And that's why we now look at technology and the actual needs for an organization, for the controls to be put in place. And this is often the reason why technical folk mis-understand why their ideas get rejected by an executive board. 

Let's say Mike has a website, it sells pictures of the British flag in different colours. So anybody that wants one of those hung up in their front room can purchase one. Another character, John, objects to the idea of the British flag being sold in this way.

So using his new found ethical hacker skills, John goes rogue and the ethical part is forgotten. He goes to hack Mike’s website. He manages to breach the website, find the customer database for everybody that's ever been able to purchase a flag from the website. John changes the customer passwords once he's in there and he also takes a copy of the database so that he can contact them and let them know what he thinks about the flag being displayed in the incorrect colours. Let’s examine what John has performed and what tenants of information security he has breached in the Triad. 

Immediately recognisable are Confidentiality and Integrity. John has accessed user details so he has breached confidentiality. He has changed user details, so he has also breached data integrity.

He has also impacted availability to some degree as users may not be able to log in after the change to their credentials. 

That means we have hit all three tenants of the triad. Authorised entities cannot get in, they don't have access, and the system is supposed to be accessible and usable upon demand.  


An asset is anything that adds value to an organization. And that bears down in so many different ways. It could be the information that you hold. It could be software. It could be the physical assets such as computer hardware that we spend such a lot of time making sure we destroy the hard drives correctly so that the data itself—the information—isn't derived and then the hardware itself is actually gotten rid of.

The hardware could be really important to us so that's why we might put gates and fences and doors around stuff because it's an asset to us.

It could be your internet connectivity services that are an asset to your organization. If they’re lost, you're without the ability to make money for the day, connectivity is lost, your business comes to a standstill, you lose telephone services, E-pos services or whatever it might be.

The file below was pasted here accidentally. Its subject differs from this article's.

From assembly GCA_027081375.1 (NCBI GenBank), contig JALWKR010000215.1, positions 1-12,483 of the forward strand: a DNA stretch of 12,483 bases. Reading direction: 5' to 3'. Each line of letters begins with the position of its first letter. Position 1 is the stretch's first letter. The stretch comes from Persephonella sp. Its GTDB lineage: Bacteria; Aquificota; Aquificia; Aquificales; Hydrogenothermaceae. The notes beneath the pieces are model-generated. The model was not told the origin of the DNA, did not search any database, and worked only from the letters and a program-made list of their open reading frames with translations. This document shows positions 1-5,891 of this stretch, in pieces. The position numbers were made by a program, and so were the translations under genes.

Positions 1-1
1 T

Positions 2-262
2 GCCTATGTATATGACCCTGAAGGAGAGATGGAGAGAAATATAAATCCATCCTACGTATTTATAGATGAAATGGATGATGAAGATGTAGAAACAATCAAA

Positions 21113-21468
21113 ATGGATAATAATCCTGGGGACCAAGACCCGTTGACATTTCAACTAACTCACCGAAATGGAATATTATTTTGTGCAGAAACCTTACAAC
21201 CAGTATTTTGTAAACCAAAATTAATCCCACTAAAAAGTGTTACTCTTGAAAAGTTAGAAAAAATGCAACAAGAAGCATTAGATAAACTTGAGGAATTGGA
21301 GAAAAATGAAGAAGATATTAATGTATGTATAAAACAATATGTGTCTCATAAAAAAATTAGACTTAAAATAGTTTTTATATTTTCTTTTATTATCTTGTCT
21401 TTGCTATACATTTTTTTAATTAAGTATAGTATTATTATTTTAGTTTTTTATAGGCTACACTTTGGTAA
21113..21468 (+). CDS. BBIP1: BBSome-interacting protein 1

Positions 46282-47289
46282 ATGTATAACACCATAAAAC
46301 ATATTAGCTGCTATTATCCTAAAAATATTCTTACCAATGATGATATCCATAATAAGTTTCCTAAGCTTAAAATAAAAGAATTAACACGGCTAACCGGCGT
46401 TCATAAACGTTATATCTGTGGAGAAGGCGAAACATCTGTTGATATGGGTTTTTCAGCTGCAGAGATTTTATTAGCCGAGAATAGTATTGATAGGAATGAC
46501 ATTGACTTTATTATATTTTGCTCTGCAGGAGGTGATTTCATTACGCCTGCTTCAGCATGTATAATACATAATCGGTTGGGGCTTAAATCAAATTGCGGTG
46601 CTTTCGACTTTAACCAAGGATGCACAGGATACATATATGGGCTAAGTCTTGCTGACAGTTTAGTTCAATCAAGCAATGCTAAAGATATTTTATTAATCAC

This is really important. People. They always sort of throw people in here like we're assets. Well, we kind of are assets. We don't really become assets until we understand and are able to derive processes, wisdom, understanding and all the rest. Until that particular point in time, we're just resources, if you will, because resources are replaceable, you can replace resources.


Then you've got the intangibles such as skill and reputation and brand image. There is a company out there that was called Ratners. Ratners is a jewelry company. Gerald Ratner, the CEO of Ratners plc made a speech denigrating the products his business sold, and the stock market price of the company dropped significantly as a result. You can Google 'Ratners' to read the full story.

Brand reputation is really important because once reputation is lost, it's ever so difficult to repair. 

Sony is a huge and successful organization. In 2013 they had a data breach to their PlayStation network. In the years following that, they slid right down the company trust and popularity ratings. Slowly they were working their way back to sixth position. However the brand reputation was impacted by the data breach. So although it was only a subsidiary of Sony that was hacked, the entire company felt it.

So your reputation is incredibly important. It now falls into our laps to take care of the company's reputation. And this is why we have to train individuals how to use their mouths: what to say, and what not to say.

Even if we had a breach, what people are allowed to say about what's actually happening overall. Because otherwise we then have to go and spend more money to have PR folk taking care of our situation.

The controls are put in place to protect either the integrity or the availability or the confidentiality of assets. That's where our controls work. We use controls and those controls are chosen based on our risk assessments of a situation or the risks to a particular asset and that's where those decisions are made.


About the Author
Learning Paths

Originating from a systems administration/network architecture career, a solid part of his career building networks for educational institutes. With security being a mainstay his implementation he grew a strong passion for everything cyber orientated especially social engineering. The educational experience led to him mentoring young women in IT, helping them to begin a cyber career. He is a recipient of the Cisco global cyber security scholarship. A CCNA Cyber Ops holder and elected for the CCNP Cyber Ops program.